On May 30, 2023, the Washington Court of Appeals, Division I, issued a decision that appears to expand a contractor’s obligation with respect to WSDOT notice and claim procedures. In Graham Contracting, Ltd. v. City of Federal Way, No. 83494-1-I, 2023 WL 3721171 (Wash. Ct. App. May 30, 2023) (Unpublished), the Court held that under the 2016 WSDOT Standard Specifications for Road, Bridge, and Municipal Construction (“Standard Specifications”), a Contractor must protest the actions of not only the “Engineer” but also the actions of any person or organization acting on behalf of the Owner.
This case arises out of a public construction contract in which Graham Contracting Ltd (“Graham”) built a multi-million dollar roadway improvement for the City of Federal Way along a stretch of Pacific Highway. The appeal was from the trial court’s granting of the City’s motion for summary judgment to dismiss claims by Graham for extra time and money due to delays and impacts to Graham’s construction of the Project.
The City’s defense rests on specification 1-04.5, which, in the 2016 Standard Specifications, states:
If in disagreement with anything required in a change order, another written order, or an oral order from the Engineer, including any direction, instruction, or interpretation by the Engineer, the Contractor shall: 1. Immediately give a signed written notice of protest to the Project Engineer or the Project Engineer’s field inspectors before doing the work; 2. Supplement the written protest within 14 days with a written statement and supporting documents [supporting the protest].
The Standard Specifications also provided that failure to comply with this provision may result in waiver of the contractor’s claim: “The Contractor agrees to waive any claim for additional payment if the written notifications provided in section 1-04.5 are not given[.]”
With respect to the term “Engineer,” the 2016 Standard Specifications define “Engineer” as follows: The Contracting Agency’s representative who directly supervises the engineering and administration of a construction Contract. In turn, the Contract documents as well as other Project records identified a single individual as the Project Engineer: a City employee John Mulkey.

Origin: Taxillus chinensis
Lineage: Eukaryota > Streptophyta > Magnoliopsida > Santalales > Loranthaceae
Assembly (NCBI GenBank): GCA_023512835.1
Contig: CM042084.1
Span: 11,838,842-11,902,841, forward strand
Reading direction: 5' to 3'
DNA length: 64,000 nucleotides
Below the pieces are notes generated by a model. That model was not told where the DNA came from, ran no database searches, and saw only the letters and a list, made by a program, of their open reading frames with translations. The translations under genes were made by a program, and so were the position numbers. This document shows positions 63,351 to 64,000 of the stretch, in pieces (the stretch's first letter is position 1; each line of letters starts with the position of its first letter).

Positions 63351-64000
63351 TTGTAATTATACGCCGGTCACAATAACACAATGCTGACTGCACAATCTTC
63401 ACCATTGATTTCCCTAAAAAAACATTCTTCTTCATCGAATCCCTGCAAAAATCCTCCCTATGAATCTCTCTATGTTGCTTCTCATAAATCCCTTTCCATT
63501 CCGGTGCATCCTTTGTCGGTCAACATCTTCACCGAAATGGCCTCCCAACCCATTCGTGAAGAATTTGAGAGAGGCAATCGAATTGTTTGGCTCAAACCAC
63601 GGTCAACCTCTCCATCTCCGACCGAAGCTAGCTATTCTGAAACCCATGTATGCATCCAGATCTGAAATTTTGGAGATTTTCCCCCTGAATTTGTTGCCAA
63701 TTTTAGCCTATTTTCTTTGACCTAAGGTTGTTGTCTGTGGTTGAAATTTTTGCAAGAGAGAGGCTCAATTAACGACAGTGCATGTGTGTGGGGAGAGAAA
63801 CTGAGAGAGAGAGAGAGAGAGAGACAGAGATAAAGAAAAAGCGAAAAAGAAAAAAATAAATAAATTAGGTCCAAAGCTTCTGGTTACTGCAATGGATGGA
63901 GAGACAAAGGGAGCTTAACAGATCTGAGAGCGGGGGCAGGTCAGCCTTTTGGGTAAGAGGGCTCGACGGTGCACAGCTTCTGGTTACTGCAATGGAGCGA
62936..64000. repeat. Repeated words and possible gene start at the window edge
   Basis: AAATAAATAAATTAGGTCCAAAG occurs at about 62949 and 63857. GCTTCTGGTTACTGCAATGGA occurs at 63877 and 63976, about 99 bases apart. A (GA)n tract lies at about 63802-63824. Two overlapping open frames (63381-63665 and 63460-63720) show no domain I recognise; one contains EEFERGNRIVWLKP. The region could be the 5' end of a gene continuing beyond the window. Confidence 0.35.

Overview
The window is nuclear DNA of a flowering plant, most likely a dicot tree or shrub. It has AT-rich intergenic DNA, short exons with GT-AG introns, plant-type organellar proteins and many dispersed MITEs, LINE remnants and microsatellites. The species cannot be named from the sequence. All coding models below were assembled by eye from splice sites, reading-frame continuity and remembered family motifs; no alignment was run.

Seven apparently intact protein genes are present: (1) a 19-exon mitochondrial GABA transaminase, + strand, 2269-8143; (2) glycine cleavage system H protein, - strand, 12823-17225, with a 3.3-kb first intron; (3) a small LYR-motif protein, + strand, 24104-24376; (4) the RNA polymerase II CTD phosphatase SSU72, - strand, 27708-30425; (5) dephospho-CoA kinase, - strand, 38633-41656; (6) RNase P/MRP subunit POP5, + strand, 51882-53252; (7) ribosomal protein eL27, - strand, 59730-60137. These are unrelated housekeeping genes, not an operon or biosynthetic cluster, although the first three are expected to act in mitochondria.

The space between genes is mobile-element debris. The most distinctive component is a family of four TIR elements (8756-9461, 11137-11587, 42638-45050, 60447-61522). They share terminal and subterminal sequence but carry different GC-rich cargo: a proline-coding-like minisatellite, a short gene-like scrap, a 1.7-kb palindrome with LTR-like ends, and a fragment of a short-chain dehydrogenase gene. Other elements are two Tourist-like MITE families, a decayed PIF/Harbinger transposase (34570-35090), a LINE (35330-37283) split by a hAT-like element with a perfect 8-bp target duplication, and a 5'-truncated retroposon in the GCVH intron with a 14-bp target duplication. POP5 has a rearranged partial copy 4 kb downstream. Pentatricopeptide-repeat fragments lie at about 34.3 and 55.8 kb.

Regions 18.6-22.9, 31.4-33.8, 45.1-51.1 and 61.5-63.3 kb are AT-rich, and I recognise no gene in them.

After a couple of months on the job, Graham discovered design conflicts relating to the joint utility trench (“JUT”), and Graham sent a notice of delay to the City’s Engineer, John Mulkey, related to the relocation of transmission and distribution lines to the JUT. The City’s design consultant, KPG, informed Graham that the Contract required Graham to leave the distribution lines on the existing poles. A few weeks later, Graham requested a meeting to discuss the issue. Following the meeting, the City’s director sent a letter to Graham stating that Graham’s claim was denied because Graham had failed to properly protest KPG’s correspondence in accordance with the Standard Specifications, thus waiving Graham’s claims, which exceeded $11 million.
In response to the summary judgment motion and on appeal, Graham asserted that it met the terms of the Specifications as it notified the City’s “Engineer” John Mulkey of significant delays and cost impacts due to design issues related to the Project’s JUT, and that until a direction, instruction, or interpretation by the Engineer—John Mulkey—was issued, there was no determination to protest. In contrast, the City asserted that because otherindividuals who were acting in connection with the City made statements and other determinations, Graham waived its claim because it failed to protest these other individual’s statements.
The Court of Appeals sided with the City. The Court wrote, “Nothing in [Sections 1-04.5 or 1-09.11] narrows the procedural requirement to claims arising only from orders or decisions of the Project Engineer. Instead, the provisions as a whole reflect an intent for the parties to seek resolution of all disputes through the Project Engineer before filing a claim for additional compensation.”
This is a troubling decision by the Court of Appeals as the Court disregards the plain language of the Specifications, expressly tying the protest requirement to a “direction, instruction, or interpretation by the Engineer.” While courts in several recent cases have held contractors to strict compliance with notice provisions, here, it appears the Court is not holding the City to the same standard.
As the WSDOT Standard Specifications involved in this case have been revised since, including broadening the provisions referenced above, it is critical that a party with a dispute review the contract provisions applicable to their project and consult with an attorney. Further, each notice dispute is inherently dependent on the specific contract provisions and set of facts applicable to the dispute at issue, but it is important for parties to proceed with caution, especially given the increasing prevalence of project owners or upper tier contractors seeking to dismiss claims early in litigation based on technical deficiencies rather than based on the merits of the claim. For further discussion on notice issues, please see Construction Contract Draconian Notice Provisions: Is Prejudice Still the Issue? and Part 2: Construction Contract Draconian Notice Provisions – Is Prejudice Still the Issue?
Graham petitioned for review of this decision to the Washington Supreme Court with support from an Amicus (Friend of the Court) brief submitted by Associated General Contractors (AGC) of Washington and National Utility Contractors Association of Washington, submitted by Brett Hill of ACS and Tom Krider of Smith Currie Oles. The Supreme Court denied review on December 5, 2023.
 The 2024 Standard Specifications Section 1-04.5 states “If in disagreement with anything required in a change order, or the Engineer’s Written Determination or decision that the Contractor believes they are entitled to an increase in the Contract price or time, the Contract shall…”